Joey Ramone's first "official" solo album, "Don't Worry About Me," came out a year after his April 2001 death from lymphoma at age 49. It took 10 years, but, after protracted legal wrangling, this unrelated batch of unreleased recordings by the Ramones' lanky lead singer also finally has seen the light of day.

Expectations that this collection would consist of odds and ends of dubious quality quickly are quashed by the opening power chords of "Rock 'n Roll Is the Answer," a chunky, power-chord-driven rocker along the lines of Joan Jett's "I Love Rock 'n' Roll" with an equally ear-friendly chorus. It sets the tone for an album filled with punch and polish.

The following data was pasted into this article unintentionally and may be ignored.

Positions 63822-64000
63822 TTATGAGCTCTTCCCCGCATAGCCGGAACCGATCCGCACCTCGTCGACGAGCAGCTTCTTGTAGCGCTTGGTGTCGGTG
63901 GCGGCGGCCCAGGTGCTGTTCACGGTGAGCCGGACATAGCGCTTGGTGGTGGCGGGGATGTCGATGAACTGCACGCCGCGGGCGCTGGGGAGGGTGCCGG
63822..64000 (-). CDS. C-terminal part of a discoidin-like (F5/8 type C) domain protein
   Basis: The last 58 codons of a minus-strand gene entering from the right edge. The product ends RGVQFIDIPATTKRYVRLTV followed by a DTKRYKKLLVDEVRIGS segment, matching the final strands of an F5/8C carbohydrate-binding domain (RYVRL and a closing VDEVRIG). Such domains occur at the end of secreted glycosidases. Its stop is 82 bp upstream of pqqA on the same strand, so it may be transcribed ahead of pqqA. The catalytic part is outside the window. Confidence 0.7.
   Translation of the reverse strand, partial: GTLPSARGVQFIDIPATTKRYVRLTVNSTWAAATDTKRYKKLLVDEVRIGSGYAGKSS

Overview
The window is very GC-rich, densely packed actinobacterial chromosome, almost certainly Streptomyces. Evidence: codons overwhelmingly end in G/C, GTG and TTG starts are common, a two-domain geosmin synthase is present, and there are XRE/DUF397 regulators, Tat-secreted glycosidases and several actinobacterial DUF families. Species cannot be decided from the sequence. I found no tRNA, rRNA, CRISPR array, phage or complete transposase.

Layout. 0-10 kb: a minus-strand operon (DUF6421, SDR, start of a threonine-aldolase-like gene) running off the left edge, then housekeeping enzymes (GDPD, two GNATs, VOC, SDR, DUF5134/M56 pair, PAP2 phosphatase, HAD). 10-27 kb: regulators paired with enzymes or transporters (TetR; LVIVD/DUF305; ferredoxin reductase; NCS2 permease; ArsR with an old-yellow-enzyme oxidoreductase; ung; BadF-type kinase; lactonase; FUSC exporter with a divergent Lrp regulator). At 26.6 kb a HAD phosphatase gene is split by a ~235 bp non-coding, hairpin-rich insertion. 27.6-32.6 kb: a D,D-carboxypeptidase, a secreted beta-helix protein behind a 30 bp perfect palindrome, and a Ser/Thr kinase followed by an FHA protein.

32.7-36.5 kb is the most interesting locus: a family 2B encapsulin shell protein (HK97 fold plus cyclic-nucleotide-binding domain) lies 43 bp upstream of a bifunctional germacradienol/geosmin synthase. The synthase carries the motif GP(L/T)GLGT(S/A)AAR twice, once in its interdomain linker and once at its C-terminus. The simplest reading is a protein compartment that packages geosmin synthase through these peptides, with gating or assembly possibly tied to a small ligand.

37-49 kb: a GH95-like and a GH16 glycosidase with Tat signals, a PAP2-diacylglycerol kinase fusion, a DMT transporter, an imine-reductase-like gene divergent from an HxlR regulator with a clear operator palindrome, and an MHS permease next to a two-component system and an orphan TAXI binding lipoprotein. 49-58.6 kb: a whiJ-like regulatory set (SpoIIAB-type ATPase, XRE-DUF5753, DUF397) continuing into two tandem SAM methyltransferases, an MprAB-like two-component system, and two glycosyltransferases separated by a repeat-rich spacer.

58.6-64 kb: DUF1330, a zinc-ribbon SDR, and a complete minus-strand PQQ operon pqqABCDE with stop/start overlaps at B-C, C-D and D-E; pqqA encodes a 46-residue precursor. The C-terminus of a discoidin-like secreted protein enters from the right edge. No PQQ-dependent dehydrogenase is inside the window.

Its uniformly catchy tunes are sung in that inimitable Queens accent so familiar from his Ramones days, but they also testify to the growing adventurousness and surprising musical range he showed later in his career. Rockers such as the Eddie Cochran-like "I Couldn't Sleep" and the cool New York City drive of "Going Nowhere Fast" predominate, driven by crisp buzzsaw guitar riffs and crystal-clear production. 

But that still leaves room for Ramone to stretch with the lively Dylan-like put-down number "What Did I Do to Deserve You?" the Spectorian girl-group homage "Party Line" and the joyous love song "Make Me Tremble," all of which show far more versatility than he ever was given credit for.

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If hearing his familiar voice in such fine form didn't already make one again regret his untimely passing, the non-ironic "Life's a Gas" will do the trick. It closes the album on an emotional high, reaffirming that indomitable spirit that kept Ramone a true believer in the power of rock 'n' roll to the very end.